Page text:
The degree to which participants made sex-based inferences varied by trial type: participants made more sex-based inferences when the character was raised by those who matched their sex (e.g., a boy raised by males) than when raised by those who differed in their sex (e.g., a boy raised by females). This is expected, because in sex-matched trials the target’s sex at birth and the gender of the socialization environment are aligned. Though participants viewed sex at birth as informative of later preferences even in the other-sex rearing trials, that they did so to a lesser extent suggests they believe that socialization plays at least a partial role in determining children’s gender-stereotyped preferences.

Although we did not find an overall robust change in children’s responses with age, there were variations in response patterns for specific participant groups that differed by trial type. As cisgender controls grew older, they made more stereotypical inferences on sex-matched trials, and fewer stereotypical inferences on other-sex trials. In combination, these effects suggest that cisgender controls increasingly viewed socialization as predictive of children’s gender-stereotypical preferences. This is consistent with previous research showing that as cisgender children grow older, they show lower levels of essentialist reasoning about gender, and begin to view gender as more open to environmental influence [8, 10]. Cisgender siblings showed a similar pattern: their stereotypical inferences on sex-matched trials also increased with age (no change was seen in other-sex trials). Though, this effect should be interpreted with caution given the smaller sample size. Transgender children, however, did not show any age-related changes in their responses on either sex-matched or other-sex trials, which could suggest a developmental pattern that contrasts with that of cisgender children, among other possibilities. It is unclear why transgender children might not increasingly believe in the role of socialization as they get older. Because this is the first study known to examine transgender children’s essentialist reasoning, and due to limitations highlighted below, these results should be interpreted with caution until the study is replicated.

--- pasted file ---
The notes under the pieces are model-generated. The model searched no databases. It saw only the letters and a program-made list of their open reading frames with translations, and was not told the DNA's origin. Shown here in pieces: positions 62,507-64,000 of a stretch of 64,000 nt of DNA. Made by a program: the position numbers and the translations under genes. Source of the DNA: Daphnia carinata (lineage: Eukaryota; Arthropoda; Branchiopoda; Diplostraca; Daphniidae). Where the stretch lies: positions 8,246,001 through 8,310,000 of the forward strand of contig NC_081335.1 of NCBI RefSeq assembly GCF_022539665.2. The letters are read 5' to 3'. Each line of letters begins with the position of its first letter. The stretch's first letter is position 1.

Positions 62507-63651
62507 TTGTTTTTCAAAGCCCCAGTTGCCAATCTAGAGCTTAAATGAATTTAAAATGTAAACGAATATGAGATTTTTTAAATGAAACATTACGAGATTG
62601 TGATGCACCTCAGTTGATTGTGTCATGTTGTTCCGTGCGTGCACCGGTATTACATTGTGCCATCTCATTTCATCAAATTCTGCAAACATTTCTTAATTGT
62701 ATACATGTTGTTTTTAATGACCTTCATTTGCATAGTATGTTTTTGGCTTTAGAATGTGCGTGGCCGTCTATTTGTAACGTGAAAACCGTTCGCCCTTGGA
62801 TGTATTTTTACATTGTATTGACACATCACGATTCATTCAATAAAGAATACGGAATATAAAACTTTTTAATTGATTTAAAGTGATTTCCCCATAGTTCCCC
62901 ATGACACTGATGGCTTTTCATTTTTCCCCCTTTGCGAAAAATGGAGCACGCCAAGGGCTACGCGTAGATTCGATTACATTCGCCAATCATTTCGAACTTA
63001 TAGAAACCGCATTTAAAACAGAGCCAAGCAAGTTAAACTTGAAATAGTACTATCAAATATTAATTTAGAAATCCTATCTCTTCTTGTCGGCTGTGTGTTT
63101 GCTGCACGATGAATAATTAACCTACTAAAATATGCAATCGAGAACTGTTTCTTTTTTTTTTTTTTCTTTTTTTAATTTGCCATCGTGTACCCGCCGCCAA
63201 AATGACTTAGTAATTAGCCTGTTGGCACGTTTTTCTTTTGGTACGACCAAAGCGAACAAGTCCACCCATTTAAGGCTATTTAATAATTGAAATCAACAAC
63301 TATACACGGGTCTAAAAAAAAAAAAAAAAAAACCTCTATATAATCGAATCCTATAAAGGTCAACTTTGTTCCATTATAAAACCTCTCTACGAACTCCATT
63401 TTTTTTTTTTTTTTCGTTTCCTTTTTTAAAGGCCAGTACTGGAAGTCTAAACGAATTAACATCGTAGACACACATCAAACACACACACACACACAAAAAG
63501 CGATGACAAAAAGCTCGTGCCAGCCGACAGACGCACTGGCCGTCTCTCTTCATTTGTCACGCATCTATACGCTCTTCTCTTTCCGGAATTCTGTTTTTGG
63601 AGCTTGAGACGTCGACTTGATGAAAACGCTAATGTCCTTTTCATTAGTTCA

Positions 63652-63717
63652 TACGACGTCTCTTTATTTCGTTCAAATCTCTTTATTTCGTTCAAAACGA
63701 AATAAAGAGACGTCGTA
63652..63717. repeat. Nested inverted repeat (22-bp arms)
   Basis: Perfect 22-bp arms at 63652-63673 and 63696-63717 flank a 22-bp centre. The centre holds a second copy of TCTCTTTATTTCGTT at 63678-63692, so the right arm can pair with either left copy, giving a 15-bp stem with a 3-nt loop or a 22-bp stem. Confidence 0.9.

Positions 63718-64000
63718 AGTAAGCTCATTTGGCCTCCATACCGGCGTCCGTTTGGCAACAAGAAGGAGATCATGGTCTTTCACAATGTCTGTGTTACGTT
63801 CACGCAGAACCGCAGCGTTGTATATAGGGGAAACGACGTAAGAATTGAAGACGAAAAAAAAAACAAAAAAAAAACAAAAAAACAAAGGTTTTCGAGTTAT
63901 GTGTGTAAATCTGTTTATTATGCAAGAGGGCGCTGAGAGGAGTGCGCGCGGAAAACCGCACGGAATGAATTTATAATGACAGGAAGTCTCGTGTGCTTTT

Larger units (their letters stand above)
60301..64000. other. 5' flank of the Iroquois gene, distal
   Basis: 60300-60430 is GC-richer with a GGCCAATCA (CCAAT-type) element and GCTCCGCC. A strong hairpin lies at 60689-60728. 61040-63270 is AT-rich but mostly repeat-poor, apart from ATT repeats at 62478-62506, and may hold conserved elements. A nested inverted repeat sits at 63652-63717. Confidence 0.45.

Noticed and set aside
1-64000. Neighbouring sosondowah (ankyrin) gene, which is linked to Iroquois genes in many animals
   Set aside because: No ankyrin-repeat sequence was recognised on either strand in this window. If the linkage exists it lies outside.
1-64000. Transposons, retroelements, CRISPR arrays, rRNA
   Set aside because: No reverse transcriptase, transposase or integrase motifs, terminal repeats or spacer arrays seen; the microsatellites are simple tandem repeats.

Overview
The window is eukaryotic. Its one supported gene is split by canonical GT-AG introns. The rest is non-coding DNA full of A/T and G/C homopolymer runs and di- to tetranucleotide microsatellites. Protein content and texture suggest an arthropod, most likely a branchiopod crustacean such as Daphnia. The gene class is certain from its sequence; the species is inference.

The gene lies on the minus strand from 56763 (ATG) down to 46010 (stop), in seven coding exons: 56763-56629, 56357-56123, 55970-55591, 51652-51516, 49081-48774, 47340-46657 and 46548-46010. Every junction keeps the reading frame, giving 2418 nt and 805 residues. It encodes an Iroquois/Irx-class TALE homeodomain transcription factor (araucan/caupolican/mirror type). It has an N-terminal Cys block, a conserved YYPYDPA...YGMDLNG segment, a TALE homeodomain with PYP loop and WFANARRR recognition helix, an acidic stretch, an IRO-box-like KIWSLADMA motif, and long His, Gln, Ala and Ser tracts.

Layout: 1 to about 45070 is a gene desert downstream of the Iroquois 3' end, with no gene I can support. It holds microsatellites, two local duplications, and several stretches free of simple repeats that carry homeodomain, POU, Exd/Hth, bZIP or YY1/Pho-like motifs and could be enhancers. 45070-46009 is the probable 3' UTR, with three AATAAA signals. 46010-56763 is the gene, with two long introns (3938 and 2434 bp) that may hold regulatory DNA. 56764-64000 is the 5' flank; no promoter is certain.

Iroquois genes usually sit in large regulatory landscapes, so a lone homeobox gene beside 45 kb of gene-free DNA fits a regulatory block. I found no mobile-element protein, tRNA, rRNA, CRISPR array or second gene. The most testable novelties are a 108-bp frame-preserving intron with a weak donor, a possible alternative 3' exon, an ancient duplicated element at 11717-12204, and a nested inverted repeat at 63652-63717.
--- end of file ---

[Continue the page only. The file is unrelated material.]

Theoretical implications